Uncovering Purpose for Outsized Results
Is purpose just a motivating tag line or can it be a playbook for industry-beating financial success? In our recent conversation with Jeff Hilimire, Co-Founder and CEO of Purpose Group, we focused on how purpose drives exponential returns for business and people alike.
Jeff offers concrete examples of how a purpose-driven strategy helps people feel excited about their work, connected by something greater than themselves and supported to live their best lives.
Whether you are running a start-up or a decades old profitable business, Jeff details purpose as the key ingredient for any business interested in achieving outsized business results while operating as a force for good in the world.
To get us started, tell us about your latest venture Purpose Group?
We call ourselves a purpose driven holding company. Basically, we’re like private equity in that we acquire companies but unlike private equity in that we want to hold them forever. What’s also different from typical private equity is we have an operating model that’s centered around purpose as the lifeblood of the company.
The shared vision of the advisory board and the founding perspective is that we all believe that business should be a force for good in the world, and that a way to do that is to create more purpose-driven companies that achieve outsized success. And if we prove companies can achieve this success mostly because of our purpose playbook, that might show other business leaders the value in this approach.
Why get everyone involved in “uncovering” a company’s purpose?
Here’s an example, we bought our first company in May. Gerald Printing is a print, apparel and signs company out of Kentucky with ninety great hardworking people. What we liked about the business was the strength of the business itself, but the company has never had any sort of defined purpose.
The first part of our process is to make sure that there’s trust within the leadership team. Trust and purpose are things that I think must become part of your standard operating procedure.
Next, we’ll get the entire company together for a workshop that will help everybody contribute and find why they think this company is important to the world, and why they think their work can make a positive impact on the world.
Purpose is a company’s reason for being. You want to create a purpose that is approachable from every aspect of the company, from every level of the company. It’s not just leadership. You want everybody to feel like they can impact the purpose otherwise, what’s the point? Otherwise, it becomes something in your lobby or on your annual report, and less part of the company.
We’re not putting their purpose in; we’re helping people who know the company uncover the true purpose of a company.
How do you find purpose when it isn’t obvious? Can you find purpose in any company and any industry?
The best example I have is from Dragon Army. I started Dragon Army in 2013 and it’s a digital agency that builds websites, mobile apps, helps other companies with their marketing. As we started to try to figure out our purpose as a company, it became hard for me to believe that our end result work had to be exactly tied to our purpose.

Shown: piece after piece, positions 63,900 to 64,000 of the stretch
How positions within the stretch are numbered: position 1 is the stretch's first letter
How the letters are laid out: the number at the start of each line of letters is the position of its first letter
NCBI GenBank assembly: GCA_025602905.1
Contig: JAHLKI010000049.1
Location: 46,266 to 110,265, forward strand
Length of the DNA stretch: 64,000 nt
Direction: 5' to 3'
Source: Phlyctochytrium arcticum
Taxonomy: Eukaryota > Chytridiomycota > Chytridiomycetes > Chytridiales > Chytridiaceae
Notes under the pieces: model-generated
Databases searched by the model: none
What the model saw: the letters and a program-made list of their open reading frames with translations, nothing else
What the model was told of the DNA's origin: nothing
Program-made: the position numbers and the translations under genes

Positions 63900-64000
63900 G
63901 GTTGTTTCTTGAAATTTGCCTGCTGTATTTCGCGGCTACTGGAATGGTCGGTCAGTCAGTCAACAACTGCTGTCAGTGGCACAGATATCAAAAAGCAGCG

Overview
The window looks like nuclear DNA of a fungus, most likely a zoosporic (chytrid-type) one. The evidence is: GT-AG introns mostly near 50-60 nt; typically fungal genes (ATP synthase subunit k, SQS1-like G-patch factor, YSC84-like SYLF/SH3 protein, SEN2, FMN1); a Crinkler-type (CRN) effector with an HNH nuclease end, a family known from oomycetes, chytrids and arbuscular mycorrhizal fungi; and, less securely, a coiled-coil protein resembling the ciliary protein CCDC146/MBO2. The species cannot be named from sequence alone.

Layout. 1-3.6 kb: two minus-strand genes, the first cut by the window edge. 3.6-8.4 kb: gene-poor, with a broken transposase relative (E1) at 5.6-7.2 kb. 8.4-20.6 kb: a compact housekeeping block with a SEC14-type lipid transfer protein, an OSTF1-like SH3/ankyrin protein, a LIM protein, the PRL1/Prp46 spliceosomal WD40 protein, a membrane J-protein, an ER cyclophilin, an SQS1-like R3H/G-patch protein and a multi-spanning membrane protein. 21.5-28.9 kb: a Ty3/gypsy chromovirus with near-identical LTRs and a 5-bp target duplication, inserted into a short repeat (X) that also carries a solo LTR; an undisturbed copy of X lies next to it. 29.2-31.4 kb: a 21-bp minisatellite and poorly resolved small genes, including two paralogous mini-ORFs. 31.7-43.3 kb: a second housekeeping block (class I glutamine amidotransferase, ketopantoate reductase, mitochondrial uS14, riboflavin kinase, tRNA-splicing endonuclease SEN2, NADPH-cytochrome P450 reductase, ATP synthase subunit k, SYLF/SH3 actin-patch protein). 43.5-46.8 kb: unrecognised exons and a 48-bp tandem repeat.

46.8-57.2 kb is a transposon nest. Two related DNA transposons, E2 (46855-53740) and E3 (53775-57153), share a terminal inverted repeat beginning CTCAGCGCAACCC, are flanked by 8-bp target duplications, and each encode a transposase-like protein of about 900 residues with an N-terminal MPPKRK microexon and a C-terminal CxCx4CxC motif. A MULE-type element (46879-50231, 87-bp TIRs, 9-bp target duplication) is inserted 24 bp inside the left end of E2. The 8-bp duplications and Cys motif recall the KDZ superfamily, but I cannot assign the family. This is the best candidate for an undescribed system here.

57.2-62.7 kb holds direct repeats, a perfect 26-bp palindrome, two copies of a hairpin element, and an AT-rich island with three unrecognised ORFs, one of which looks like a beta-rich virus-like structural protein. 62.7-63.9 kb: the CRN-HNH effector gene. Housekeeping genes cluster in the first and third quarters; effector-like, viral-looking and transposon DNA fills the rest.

Instead, we looked internally, and asked, ‘can the way we operate the company become our purpose?’
We decided purpose can be as simple as making the lives of our team members better. If they feel proud of what they do there’ll be a ripple effect from that when they interact with each other, customers and out in the community. And we landed on Inspire Happiness.
So inspiring happiness is woven throughout the entire company. For example, can we look for ways to surprise and delight people with what we build? Can there be a little thing you do that makes someone smile when you’re working together?
Living out the purpose at Dragon Army means looking for ways to inspire happiness and recognize it. For instance, we have something called “Acknowledgments” which happens at every company wide meeting. At the end of the meeting, there’s a forum for anyone to recognize anyone else. I would say 50% of the time somebody’s in tears thanking someone for what they did for them. We’ve had somebody on vacation dial into our monthly meeting, saying, “I’m going to be on mute. But I’m going to come back during acknowledgments because there’s four people I must acknowledge.”
The impact of Dragon Army’s purpose has been crazy. We’ve had more than one person start, and say they thought they had joined a cult because they had never seen people act like this at a company.
So, purpose isn’t an inspiring statement or a tagline?
No, not at all. Now, we do work hard to get the phrasing right. We want the purpose to be memorable. It’s not like long value statements that nobody can remember. The world is full of companies that have done the work to uncover a purpose and six months later, nobody remembers it. It was just a sign on a wall. That’s the worst thing.
I tell leaders that it will be worse if we go through this process, and then you do nothing with it. I’d rather you just don’t do it at all. You must execute on this.
You must find ways to continually reinforce it. Starting with a trusting leadership team and then, how do you make this an authentic part of your standard operating procedure and bring everybody in the company together with goals that we’re all going after. You create alignment so that you can’t walk down the hall and grab any random employee and they know their role in the goals for the year.